Warrington Wolves
Community Learning and
Sport Foundation
1 award of £6,650
£7,150
£­
Geeta Gopalan
Mentor of CEO, Beyond
Youth CIC
1 award of £115,600
4 awards of £545,041 £130,442
£491,299
Julie Harrison
Consultant, Bridge
Community Association
1 award of £446,033
£­
£47,319
£­
Associate consultant,
1 award of
Community Evaluation NI £84,835
Increase in award of
£42,960
£13,524
£39,936
Adviser, East Belfast
Independent Advice
Centre
Increase in award of
£143,173
£124,494
£305,072
John Gartside
1 award of £299,986
1 award of £500,000
81
Our governance
Board or
committee
member
Nature of relationship
Existing totalmade
awards to
organisation
Awards made to the
organisation
in 2012/13
Payments made to
the organisation
in 2012/13
Outstanding grant
award at
31 March 2013
Claire Keatinge
Trustee and chair,
Community
Development and
Health Network
1 award of £499,957
£­
£104,214
£130,381
Panel member,
Community
Foundation NI
£­
2 awards of
£15,034,124
£16,124
£15,018,000
NI committee member,
Rethink
3 awards totalling
£1,391,675
£­
£323,070
£690,648
Hamira Khan
Spouse is Board
Member, NSPCC
£­
1 award of
£1,073,780
£­
£1,073,780
Maureen McGinn
Chairperson and
trustee, Action on
Smoking and Health
Scotland
1 award of £511,046
£­
£92,284
£21,953
Unpaid ambassador,
Tomorrow’s People Trust
3 awards totalling
£1,280,647
2 awards of
£942,707
£596,351
£1,040,048
Advisory board member,
University of Edinburgh
1 award of £457,134
£­
£115,445
£­
Previous Funding role,
The Venture Trust
£­
1 award of
£696,354
£168,969
£527,385
Former deputy chief
executive, Scottish
Council for Voluntary
Organisations
1 award of
£8,143,844
£­
£912,034
£­
Chief executive, Citizens
Advice Scotland, Angus
Citizens Advice Bureau
1 award of £790,945
£­
£146,267
£494,341
Director, Citizens Advice
Scotland (connected
with Shelter)
4 awards of
£1,637,235
2 awards of
£1,788,442
£660,390
£2,397,193
Elected member,
Castlereagh Borough
Council
1 award of £930,447
£­
£188,315
£329,527
Trustee, Extern and
Extern Ireland
1 award of £494,111
1 award of £26,058
£120,014
£400,955
Non-executive director,
South and East Belfast
Health Trust
1 award of
£1,487,850
£­
£214,132
£­
Lucy McTernan
Peter Osborne
82
Board or
committee
member
Nature of relationship
Existing totalmade
awards to
organisation
Awards made to the
organisation
in 2012/13
Payments made to
the organisation
in 2012/13
Outstanding grant
award at
31 March 2013
Janet Reed
Trustee, Welsh Scout
Council
1 award of £218,078
1 award of £499,358
£101,526
£592,400
Nat Sloane
Advisory committee
member, Social Finance
Limited
2 awards totalling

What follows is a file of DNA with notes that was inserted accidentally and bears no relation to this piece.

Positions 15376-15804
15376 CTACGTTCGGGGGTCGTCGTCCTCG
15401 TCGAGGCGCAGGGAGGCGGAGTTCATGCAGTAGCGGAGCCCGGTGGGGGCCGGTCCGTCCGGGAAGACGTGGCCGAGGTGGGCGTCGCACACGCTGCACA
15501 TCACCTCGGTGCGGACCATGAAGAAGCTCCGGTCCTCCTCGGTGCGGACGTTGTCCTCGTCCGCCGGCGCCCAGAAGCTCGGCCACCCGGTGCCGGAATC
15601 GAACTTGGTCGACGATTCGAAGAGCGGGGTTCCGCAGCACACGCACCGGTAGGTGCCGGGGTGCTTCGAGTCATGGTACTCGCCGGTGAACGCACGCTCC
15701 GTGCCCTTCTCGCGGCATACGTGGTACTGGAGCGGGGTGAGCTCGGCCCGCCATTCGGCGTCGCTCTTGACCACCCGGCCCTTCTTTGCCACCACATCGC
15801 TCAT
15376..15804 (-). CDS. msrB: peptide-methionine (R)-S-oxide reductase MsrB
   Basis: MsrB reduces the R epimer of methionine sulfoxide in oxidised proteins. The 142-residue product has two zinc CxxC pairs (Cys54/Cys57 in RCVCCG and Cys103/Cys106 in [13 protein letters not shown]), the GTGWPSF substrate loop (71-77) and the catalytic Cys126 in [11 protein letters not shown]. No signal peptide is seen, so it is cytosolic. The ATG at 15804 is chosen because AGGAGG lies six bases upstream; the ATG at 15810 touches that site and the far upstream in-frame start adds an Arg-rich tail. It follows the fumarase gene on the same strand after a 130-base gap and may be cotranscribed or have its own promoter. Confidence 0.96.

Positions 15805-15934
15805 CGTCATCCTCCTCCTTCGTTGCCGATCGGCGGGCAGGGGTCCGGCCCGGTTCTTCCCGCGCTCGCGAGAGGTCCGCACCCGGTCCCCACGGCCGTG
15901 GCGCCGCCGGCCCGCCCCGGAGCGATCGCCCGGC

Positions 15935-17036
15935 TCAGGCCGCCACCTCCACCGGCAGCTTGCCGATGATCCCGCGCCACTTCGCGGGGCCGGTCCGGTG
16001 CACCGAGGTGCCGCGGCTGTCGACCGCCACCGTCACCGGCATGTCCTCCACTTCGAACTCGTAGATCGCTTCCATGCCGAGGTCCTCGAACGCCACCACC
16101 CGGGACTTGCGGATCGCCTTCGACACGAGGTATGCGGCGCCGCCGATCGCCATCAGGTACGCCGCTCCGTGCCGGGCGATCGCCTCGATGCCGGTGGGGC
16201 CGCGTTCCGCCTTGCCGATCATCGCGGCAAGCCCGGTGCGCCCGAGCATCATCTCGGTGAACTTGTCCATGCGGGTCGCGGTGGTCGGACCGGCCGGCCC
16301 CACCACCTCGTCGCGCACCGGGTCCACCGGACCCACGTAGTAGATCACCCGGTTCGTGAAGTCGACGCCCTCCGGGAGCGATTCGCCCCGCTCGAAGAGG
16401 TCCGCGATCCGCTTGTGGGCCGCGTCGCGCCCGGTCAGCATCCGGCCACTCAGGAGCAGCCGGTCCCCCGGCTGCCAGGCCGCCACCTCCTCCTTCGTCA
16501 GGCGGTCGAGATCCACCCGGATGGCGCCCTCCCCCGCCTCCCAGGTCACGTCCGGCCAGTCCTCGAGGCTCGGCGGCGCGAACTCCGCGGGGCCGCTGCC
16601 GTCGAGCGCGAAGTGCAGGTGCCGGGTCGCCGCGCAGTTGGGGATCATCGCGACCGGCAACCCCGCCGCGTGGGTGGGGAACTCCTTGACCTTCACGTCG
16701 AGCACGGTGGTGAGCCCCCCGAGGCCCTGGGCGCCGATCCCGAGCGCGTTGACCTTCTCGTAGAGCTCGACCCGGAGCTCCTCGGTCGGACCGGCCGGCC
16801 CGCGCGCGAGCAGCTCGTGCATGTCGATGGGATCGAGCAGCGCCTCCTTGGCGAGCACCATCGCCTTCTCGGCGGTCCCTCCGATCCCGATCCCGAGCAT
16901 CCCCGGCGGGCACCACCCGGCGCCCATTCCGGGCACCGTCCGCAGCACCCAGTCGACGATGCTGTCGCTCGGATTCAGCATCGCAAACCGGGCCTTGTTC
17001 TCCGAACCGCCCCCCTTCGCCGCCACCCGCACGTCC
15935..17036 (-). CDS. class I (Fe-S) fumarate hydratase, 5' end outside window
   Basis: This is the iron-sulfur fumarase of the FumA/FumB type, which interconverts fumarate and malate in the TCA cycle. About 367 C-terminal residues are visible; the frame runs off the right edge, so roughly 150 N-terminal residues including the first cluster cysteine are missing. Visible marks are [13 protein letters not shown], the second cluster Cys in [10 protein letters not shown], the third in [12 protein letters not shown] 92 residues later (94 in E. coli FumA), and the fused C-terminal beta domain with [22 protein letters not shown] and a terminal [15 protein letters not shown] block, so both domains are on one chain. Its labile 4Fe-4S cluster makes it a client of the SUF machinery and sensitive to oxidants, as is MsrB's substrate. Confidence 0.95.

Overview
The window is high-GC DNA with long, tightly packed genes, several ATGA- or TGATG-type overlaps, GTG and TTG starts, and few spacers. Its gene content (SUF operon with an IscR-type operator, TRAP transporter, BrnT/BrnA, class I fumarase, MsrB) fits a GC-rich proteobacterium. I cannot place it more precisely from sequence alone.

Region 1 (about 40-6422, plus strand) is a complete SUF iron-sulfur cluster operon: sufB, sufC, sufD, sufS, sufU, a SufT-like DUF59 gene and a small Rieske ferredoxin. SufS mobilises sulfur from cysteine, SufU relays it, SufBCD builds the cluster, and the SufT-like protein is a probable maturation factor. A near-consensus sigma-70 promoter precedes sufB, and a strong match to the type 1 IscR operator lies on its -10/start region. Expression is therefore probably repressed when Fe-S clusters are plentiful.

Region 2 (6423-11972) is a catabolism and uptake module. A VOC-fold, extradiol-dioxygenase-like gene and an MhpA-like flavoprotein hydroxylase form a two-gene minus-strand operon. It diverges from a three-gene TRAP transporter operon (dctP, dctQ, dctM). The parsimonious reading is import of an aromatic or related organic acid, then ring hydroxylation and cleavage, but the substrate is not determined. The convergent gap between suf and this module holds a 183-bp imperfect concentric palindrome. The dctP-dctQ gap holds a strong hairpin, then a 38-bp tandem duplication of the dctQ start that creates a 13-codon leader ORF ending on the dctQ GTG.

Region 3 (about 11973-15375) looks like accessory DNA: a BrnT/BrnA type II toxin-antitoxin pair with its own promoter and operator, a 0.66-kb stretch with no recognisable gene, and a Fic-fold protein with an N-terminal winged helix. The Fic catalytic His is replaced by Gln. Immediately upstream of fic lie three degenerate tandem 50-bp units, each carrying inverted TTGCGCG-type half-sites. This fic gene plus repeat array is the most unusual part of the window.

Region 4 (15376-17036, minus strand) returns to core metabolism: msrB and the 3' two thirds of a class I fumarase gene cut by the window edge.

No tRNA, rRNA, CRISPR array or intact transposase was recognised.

£11,255,751
£­
£1,382,497
£6,444,850
Vice Chair and Trustees, £­
Impetus (connected with
St Giles Trust and The
Prisons Video Trust)
Fran Target
Mike Theodoulou
2 awards of £584,154 £24,062
£560,092
Trustee, Wales Council
for Voluntary Action
4 awards totalling
£2,771,961
1 award of £141,524
£936,202
£1,468,356
Director, Wales CAB,
Llandovery Young Men’s
Christian Association
1 award of £195,302
1 award of £5,000
£53,541
£36,332
Director Wales, CAB,
Rhondda Housing
Association Group
2 awards totalling
£457,173
£­
£117,723
£245,857
Director, Wales CAB,
Canolfan Cynghori Ynys
Mon CAB
1 award of £76,437
£­
£25,688
£13,000
Director, Wales CAB,
Vision Impaired West
Glamorgan
1 award of £51,222
£­
£18,804
£6,807
Director Wales, CAB,
Cyngor ar Bopeth
Gwynedd & De Ynys Mon
CAB
£­
1 award of £465,114
£­
£465,114
Executive chairman,
Mid and West Wales
Chamber
3 awards totalling
£1,531,667
Increase in award of
£205,871
1 new award
£351,108
£423,051
£1,027,677
£­
£557,366
£216,848
1 award of £798,202
Executive chairman,
Mid and West Wales
Chamber, Towy
Community Church Trust
83
Our governance
Board or
committeer
member
Nature of relationship
Existing totalmade
awards to
organisation
Awards made to the
organisation
in 2012/13
Payments made to
the organisation
in 2012/13
Outstanding grant
award at
31 March 2013
Albert Tucker
Non-executive director,
Places for People Group
1 award of
£16,669,999
1 award of £999,832
£813,833
£976,999
Member of Grants
Committee, People First
Tameside
£­
2 awards of
£288,018
£43,722
£244,296
Member of Grants
Committee, London
Sports Trust
£­
1 award of £186,360
£16,591
£169,769
Member of Grants
Committee, Upper Room
1 award of £256,854
1 award of £196,209
£62,568
£310,319
Diana Whitworth
Joint chief executive,
Grandparents Plus
1 award of £316,974
1 award of £196,500
£213,349
£222,574
Barbara Wilding
Vice President, Age
Cymru
1 award of £608,884
2 awards of £77,000
£213,150
£450,705
Vice President, Age
Cymru (connected with
a Community Voice
programme portfolio of
projects)
£­
£3,746,443
£1,058
£3,745,385
2 awards totalling
£4,044,401
Increase in award of
£300,000
1 award of
£4,999,954
£2,487,977
£4,208,337
Professional service
provider, Kindred
(formerly SNIP)